askST: Why are HDB dwellers limited to smaller pets?

Reader Violet Poh wrote in to askST about dog ownership in Housing Development Board (HDB). With regards to HDB guidelines on 60 approved breeds, she asked "How is this list justified and comprehensive?"

She also questioned the difference in ownership conditions between HDB and private housing. "Why the discrimination against those who stay in government housing? Do we lack the space needed or the abilities to manage more than one dog in our homes (in reality, most HDB flats are bigger or on par with condominiums)."

Reporter Muneerah Ab Razak checked with the authorities for an answer.

A statement from the Ministry Of National Development explained that the HDB's principal consideration in setting rules for pet ownership is "to preserve a pleasant living environment and good neighbourly relations".

It added: "We need to strike a balance between residents who are pet lovers and those who may have concerns about the keeping of pets in HDB flats. "

The current list of approved breeds was drawn up jointly by Agri-Food & Veterinary Authority of Singapore and HDB. The full list is available at str.sg/4wYF.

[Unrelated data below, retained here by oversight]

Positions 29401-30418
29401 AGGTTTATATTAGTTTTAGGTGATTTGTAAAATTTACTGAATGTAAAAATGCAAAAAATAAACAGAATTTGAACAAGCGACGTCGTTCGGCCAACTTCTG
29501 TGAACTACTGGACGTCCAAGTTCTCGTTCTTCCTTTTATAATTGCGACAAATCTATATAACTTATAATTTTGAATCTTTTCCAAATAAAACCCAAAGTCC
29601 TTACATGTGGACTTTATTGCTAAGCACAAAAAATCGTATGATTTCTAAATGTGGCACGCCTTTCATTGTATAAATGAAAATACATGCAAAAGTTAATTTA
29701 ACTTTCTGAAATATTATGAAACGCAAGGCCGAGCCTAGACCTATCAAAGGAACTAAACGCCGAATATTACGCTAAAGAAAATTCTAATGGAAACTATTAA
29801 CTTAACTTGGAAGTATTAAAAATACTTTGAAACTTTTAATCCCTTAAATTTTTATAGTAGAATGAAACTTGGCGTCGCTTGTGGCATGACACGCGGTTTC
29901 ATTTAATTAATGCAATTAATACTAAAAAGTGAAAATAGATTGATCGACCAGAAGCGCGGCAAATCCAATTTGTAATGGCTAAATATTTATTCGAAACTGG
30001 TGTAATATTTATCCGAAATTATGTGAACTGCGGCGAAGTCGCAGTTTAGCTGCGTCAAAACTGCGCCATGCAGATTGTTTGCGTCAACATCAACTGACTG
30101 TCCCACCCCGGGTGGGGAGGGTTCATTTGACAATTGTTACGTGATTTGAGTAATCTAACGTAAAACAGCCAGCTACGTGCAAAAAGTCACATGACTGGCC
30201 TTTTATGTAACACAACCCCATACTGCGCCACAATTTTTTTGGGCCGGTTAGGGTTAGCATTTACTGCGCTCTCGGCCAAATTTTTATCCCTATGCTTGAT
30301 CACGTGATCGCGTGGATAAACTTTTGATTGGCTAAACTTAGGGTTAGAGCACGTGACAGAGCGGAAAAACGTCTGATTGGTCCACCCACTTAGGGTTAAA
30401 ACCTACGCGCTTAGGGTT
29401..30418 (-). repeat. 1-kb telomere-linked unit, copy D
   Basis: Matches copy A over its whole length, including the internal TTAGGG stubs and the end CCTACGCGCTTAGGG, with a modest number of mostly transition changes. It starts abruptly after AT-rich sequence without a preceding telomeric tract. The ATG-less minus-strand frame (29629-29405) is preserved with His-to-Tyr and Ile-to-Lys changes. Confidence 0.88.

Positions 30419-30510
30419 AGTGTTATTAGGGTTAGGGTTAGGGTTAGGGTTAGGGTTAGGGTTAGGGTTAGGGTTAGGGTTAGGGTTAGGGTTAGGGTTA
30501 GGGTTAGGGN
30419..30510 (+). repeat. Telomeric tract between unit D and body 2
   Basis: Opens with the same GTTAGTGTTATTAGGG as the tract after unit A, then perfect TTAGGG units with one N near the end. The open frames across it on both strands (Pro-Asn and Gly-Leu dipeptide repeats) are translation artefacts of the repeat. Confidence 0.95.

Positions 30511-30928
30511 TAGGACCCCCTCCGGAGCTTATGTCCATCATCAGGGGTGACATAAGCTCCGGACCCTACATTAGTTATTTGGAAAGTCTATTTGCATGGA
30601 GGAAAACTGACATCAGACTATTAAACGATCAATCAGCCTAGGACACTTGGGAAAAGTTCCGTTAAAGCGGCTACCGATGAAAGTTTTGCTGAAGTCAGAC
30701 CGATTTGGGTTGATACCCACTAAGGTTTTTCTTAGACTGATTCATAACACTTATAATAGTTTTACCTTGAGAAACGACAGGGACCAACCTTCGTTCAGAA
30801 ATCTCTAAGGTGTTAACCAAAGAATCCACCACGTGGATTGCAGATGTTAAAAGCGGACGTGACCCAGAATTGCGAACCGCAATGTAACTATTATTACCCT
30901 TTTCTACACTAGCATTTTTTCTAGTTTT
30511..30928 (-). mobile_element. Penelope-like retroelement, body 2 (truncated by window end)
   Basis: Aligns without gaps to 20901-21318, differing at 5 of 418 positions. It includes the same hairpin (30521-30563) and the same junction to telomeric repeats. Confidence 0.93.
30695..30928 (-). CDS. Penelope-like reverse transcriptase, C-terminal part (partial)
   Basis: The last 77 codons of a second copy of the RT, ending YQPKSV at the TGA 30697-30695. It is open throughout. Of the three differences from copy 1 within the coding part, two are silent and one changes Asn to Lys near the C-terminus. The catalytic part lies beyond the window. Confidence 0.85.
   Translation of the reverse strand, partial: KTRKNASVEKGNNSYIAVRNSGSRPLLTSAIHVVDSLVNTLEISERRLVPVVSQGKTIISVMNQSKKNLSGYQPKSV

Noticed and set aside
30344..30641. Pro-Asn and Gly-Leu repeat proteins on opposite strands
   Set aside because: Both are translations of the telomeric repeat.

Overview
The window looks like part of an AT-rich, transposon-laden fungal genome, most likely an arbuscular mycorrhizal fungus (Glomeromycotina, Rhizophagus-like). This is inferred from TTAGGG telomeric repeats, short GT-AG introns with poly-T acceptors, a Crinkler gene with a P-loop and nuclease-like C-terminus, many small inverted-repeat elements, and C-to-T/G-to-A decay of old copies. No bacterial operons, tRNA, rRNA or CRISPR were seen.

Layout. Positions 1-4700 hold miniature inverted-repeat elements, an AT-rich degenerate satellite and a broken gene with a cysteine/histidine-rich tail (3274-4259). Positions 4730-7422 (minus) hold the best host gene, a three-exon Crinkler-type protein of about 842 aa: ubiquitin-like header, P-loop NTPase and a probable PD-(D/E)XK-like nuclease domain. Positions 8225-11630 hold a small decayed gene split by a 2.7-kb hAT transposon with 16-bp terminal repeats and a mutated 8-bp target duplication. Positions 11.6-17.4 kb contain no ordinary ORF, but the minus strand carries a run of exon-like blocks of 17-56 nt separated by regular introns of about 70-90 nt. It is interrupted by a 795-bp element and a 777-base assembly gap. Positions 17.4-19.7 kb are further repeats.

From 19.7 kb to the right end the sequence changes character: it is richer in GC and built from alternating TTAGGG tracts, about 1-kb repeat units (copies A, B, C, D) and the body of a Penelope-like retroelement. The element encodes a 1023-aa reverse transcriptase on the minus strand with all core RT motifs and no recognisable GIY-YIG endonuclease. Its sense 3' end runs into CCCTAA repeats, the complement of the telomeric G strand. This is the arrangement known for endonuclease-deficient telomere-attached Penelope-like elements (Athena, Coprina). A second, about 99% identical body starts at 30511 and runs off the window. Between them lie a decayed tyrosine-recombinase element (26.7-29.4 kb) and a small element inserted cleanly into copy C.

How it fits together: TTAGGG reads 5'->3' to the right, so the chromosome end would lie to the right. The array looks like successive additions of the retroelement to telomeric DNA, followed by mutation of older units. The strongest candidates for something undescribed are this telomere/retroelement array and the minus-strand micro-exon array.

The MND added: "These breeds are generally smaller dogs that are more manageable and easily carried, especially in confined public spaces such as lifts."

HDB owners who wish to keep a slightly larger dog can still do so under Project ADORE.

This scheme, implemented by the Government in partnership with Animal Welfare Groups (AWGs), allows HDB residents to keep dogs that are up to 15kg in weight and 50cm in height. This is a slight increase from the size of the approved breeds, which are a maximum of 10kg in weight and 40cm at the shoulders.

The scheme aims to encourage adoption of larger dogs, but adopters have to abide by strict rules, including microchipping their new pets and signing up for obedience lessons.

The scheme is offered by Action for Dogs, Society for the Prevention of Cruelty to Animals and Save Our Street Dogs.

More askST stories here.